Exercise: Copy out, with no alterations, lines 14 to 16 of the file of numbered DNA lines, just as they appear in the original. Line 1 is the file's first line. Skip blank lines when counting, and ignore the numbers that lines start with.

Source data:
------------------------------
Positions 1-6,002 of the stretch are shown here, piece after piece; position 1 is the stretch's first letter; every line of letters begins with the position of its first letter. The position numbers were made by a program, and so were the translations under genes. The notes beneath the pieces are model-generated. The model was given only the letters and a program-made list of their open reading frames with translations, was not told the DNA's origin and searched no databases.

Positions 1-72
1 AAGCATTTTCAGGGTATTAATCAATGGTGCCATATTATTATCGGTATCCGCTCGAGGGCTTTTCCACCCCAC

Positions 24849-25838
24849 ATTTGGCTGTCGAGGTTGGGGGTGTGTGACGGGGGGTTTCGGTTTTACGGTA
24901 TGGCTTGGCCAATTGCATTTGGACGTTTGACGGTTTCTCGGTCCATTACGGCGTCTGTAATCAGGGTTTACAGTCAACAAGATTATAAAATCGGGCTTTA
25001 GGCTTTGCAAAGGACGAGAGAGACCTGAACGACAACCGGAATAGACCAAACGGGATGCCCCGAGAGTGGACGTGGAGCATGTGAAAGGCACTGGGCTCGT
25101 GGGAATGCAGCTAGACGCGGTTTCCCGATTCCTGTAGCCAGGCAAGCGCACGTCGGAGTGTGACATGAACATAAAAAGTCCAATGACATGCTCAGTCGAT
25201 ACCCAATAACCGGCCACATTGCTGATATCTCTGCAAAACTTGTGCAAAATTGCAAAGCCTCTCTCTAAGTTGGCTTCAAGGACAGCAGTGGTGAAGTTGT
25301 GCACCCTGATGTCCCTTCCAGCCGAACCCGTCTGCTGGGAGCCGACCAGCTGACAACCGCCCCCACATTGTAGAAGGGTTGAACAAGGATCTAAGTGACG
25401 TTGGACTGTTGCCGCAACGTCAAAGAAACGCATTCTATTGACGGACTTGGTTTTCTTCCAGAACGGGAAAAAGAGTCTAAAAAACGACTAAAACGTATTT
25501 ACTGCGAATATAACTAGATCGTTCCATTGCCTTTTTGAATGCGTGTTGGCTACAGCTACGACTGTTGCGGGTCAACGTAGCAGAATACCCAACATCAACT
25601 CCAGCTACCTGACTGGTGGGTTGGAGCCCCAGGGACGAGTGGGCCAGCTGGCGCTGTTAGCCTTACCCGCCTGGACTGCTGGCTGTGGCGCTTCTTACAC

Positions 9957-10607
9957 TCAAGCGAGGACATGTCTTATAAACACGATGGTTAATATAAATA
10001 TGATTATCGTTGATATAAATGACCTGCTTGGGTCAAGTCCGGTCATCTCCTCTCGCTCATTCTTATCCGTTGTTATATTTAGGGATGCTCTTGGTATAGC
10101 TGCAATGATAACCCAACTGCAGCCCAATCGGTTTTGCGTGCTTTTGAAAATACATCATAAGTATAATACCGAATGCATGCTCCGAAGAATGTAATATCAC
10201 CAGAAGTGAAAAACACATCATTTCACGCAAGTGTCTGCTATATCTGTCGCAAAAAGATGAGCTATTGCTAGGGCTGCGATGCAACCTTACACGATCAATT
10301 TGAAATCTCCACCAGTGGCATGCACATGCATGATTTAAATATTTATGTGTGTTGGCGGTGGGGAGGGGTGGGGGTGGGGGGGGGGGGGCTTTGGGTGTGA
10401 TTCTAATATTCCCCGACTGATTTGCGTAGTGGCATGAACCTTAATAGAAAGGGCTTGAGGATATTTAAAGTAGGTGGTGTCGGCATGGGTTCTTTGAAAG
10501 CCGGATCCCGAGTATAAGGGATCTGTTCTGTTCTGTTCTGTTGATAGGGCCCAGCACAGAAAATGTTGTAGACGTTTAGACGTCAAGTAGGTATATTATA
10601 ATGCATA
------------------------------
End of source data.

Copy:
Positions 9957-10607
9957 TCAAGCGAGGACATGTCTTATAAACACGATGGTTAATATAAATA
10001 TGATTATCGTTGATATAAATGACCTGCTTGGGTCAAGTCCGGTCATCTCCTCTCGCTCATTCTTATCCGTTGTTATATTTAGGGATGCTCTTGGTATAGC